State channels allow nodes to communicate with each other off-chain to reduce transaction waiting time and make transactions cheaper. Let's have a look into what these state channels are and how exactly they work for Ethereum
State channels are a method to do off-chain transactions and then post only the initial and final transactions on the main chain.
So in simple words, State channels are a way to use the blockchain less.
Channels allow to transact x no of times off-chain while submitting only the opening and closing transaction to the main Ethereum network.
1. In this the transaction parties create a multisign contract and lock their funds in the channel.
2. Then the opening transaction gets posted on the mainnet and then they transact X no of times.
3. When the transaction gets completed. All the transacting parties sign the multisign contract and then the closing transaction gets posted on the mainnet and then the funds get released.
Channels are beneficial where there are many tiny transactions and the transacting parties have trust in one another.
Pros and cons of channels
Channels have a high throughput rate because of having instant finality ,as soon as the transacting parties signs a state update it is considered final.
But the downside of state channels is that it cannot be automated means that state Channels need 100% availability of all the participants involved
Popular examples of channels are Celer and Raiden network. .
We all have heard about Polygon or Matic . It is a popular Ethereum sidechain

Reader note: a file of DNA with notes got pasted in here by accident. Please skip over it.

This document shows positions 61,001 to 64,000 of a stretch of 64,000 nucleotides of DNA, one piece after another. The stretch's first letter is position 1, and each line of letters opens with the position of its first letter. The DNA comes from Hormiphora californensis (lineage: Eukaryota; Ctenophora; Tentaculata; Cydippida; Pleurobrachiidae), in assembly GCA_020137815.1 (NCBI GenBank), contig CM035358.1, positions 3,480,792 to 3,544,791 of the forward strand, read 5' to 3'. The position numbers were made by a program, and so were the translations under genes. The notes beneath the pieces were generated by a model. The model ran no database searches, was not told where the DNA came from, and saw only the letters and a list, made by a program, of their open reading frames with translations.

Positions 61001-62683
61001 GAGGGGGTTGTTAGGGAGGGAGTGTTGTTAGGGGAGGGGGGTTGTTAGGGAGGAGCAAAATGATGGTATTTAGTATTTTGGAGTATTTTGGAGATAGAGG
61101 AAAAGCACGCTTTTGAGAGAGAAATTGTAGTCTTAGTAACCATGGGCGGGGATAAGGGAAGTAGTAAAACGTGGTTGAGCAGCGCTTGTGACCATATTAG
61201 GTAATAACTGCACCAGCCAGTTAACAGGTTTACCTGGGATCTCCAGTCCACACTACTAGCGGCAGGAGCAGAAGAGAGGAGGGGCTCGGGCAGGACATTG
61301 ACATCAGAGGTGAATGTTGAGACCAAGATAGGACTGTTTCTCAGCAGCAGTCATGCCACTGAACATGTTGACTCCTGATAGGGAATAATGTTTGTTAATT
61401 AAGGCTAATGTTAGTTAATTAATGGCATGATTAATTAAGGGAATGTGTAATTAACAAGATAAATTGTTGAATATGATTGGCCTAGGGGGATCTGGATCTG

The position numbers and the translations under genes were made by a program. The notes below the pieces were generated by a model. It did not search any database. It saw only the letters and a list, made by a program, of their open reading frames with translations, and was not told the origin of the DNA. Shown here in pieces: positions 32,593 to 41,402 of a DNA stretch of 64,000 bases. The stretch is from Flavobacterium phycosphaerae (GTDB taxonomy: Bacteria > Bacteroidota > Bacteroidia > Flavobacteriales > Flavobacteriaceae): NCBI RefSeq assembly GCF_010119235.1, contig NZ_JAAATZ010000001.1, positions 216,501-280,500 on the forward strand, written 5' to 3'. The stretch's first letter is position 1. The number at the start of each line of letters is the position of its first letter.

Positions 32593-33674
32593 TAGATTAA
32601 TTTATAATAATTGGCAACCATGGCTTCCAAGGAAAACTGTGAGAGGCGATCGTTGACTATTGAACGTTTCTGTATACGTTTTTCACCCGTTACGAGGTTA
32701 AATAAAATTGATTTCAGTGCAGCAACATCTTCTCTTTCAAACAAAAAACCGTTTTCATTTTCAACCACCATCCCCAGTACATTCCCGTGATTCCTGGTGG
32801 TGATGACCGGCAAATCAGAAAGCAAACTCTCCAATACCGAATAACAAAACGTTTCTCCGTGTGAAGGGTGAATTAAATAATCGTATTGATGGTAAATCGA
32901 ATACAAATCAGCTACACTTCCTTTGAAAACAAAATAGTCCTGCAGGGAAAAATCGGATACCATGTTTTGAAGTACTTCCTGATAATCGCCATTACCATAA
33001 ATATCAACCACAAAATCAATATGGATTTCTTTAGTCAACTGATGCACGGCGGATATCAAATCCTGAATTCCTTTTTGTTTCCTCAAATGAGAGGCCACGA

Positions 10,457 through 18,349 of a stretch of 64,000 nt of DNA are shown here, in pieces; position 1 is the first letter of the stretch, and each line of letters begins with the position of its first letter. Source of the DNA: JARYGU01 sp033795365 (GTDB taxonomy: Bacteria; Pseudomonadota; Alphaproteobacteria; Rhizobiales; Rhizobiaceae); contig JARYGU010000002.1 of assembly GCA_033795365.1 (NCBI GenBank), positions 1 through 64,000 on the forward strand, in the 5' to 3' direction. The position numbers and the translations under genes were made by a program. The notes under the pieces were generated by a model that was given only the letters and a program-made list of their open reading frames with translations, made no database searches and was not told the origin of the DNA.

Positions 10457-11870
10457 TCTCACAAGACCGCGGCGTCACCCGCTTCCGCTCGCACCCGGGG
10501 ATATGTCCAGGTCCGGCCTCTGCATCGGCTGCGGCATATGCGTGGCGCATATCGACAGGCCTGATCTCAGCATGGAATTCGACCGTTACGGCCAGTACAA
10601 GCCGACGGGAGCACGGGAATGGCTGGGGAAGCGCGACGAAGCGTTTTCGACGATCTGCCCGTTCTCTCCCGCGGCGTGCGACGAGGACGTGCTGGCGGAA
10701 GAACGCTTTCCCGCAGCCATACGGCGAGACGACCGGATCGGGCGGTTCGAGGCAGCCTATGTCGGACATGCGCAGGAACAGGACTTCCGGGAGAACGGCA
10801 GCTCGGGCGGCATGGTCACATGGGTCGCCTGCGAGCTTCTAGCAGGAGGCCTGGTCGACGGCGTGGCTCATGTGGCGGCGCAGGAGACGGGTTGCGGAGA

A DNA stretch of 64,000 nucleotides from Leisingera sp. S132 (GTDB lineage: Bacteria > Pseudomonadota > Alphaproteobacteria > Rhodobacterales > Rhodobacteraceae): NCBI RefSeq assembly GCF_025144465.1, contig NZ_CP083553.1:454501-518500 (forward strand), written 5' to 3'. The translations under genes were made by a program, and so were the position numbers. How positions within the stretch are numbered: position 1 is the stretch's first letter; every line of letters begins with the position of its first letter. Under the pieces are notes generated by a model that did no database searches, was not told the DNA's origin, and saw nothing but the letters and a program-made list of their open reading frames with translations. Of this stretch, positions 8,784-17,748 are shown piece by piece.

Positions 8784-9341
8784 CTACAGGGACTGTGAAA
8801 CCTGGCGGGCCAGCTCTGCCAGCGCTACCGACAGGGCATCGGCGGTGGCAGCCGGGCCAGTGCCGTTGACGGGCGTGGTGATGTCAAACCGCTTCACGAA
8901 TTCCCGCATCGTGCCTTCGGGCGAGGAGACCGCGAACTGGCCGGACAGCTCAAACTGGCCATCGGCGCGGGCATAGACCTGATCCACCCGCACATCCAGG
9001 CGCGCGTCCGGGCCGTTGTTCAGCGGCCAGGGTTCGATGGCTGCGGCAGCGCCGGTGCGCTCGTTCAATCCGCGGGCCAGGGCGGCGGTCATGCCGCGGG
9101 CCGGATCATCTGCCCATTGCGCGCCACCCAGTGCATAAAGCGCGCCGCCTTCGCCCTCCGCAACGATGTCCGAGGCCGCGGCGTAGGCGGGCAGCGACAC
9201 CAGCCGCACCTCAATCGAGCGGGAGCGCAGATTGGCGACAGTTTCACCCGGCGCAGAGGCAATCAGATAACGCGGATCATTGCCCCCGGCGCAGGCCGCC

Sidechains can be thought of as a separate blockchain that's connected to the main blockchain via some sort of two-way peg. These chains usually have their own native token and use a consensus mechanism that is different from that used by the main chain (although they can also use proof-of-work). A sidechain is a blockchain that runs in parallel with the main Ethereum chain. The idea behind sidechains is that they allow users to create their own blockchains, and then interact with the Ethereum ecosystem through tokens that can be transferred between chains.
By creating and deploying your own blockchain, you can develop your own applications and smart contracts on it. In order to interact with other apps or use dapps (decentralized applications) built by others, though, you'll need an easy way for those apps to exchange data and assets between chains without having to go through centralized exchanges or platforms like Metamask. That's where cross-chain bridges come in:
A bridge, essentially, connects two different blockchains. This means that anyone can use the bridge to send transactions from one chain to another.
For example, if you wanted to move an asset from Ethereum Mainnet to a sidechain (or vice versa), you could do so by sending it through a bridge.
The bridge acts as an intermediary or relay: It receives a transaction from one blockchain and then broadcasts it to the other blockchain.
Bridges are built on Ethereum and use smart contracts that enable cross-platform data transfers between chains which wouldn’t otherwise be possible. That way both chains get access to each other’s information without compromising their security or privacy settings in any way whatsoever!
In the next part, we will deep dive into the most promising layer 2 scaling solution Rollups.